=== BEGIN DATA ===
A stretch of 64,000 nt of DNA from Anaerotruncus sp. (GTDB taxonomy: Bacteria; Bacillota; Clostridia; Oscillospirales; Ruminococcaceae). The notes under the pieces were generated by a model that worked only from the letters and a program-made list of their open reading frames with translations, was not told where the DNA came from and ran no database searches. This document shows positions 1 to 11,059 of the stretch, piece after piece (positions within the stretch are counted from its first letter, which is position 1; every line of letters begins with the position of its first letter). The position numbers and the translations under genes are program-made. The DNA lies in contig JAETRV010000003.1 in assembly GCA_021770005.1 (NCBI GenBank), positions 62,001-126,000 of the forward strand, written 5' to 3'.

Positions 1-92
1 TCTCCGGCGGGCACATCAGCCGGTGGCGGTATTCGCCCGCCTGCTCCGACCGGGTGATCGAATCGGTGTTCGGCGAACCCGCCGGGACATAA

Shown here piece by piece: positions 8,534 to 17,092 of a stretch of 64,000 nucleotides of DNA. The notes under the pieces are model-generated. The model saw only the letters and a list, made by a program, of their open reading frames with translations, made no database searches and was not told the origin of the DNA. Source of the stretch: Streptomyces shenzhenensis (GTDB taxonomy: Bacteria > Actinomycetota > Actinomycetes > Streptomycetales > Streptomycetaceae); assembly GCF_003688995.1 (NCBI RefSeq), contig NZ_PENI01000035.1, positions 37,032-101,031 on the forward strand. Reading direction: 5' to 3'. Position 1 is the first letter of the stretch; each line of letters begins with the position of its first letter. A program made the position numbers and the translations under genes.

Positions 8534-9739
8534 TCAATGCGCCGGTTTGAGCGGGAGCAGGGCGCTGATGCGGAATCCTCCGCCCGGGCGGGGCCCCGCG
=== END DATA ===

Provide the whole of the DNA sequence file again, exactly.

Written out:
A stretch of 64,000 nt of DNA from Anaerotruncus sp. (GTDB taxonomy: Bacteria; Bacillota; Clostridia; Oscillospirales; Ruminococcaceae). The notes under the pieces were generated by a model that worked only from the letters and a program-made list of their open reading frames with translations, was not told where the DNA came from and ran no database searches. This document shows positions 1 to 11,059 of the stretch, piece after piece (positions within the stretch are counted from its first letter, which is position 1; every line of letters begins with the position of its first letter). The position numbers and the translations under genes are program-made. The DNA lies in contig JAETRV010000003.1 in assembly GCA_021770005.1 (NCBI GenBank), positions 62,001-126,000 of the forward strand, written 5' to 3'.

Positions 1-92
1 TCTCCGGCGGGCACATCAGCCGGTGGCGGTATTCGCCCGCCTGCTCCGACCGGGTGATCGAATCGGTGTTCGGCGAACCCGCCGGGACATAA

Shown here piece by piece: positions 8,534 to 17,092 of a stretch of 64,000 nucleotides of DNA. The notes under the pieces are model-generated. The model saw only the letters and a list, made by a program, of their open reading frames with translations, made no database searches and was not told the origin of the DNA. Source of the stretch: Streptomyces shenzhenensis (GTDB taxonomy: Bacteria > Actinomycetota > Actinomycetes > Streptomycetales > Streptomycetaceae); assembly GCF_003688995.1 (NCBI RefSeq), contig NZ_PENI01000035.1, positions 37,032-101,031 on the forward strand. Reading direction: 5' to 3'. Position 1 is the first letter of the stretch; each line of letters begins with the position of its first letter. A program made the position numbers and the translations under genes.

Positions 8534-9739
8534 TCAATGCGCCGGTTTGAGCGGGAGCAGGGCGCTGATGCGGAATCCTCCGCCCGGGCGGGGCCCCGCG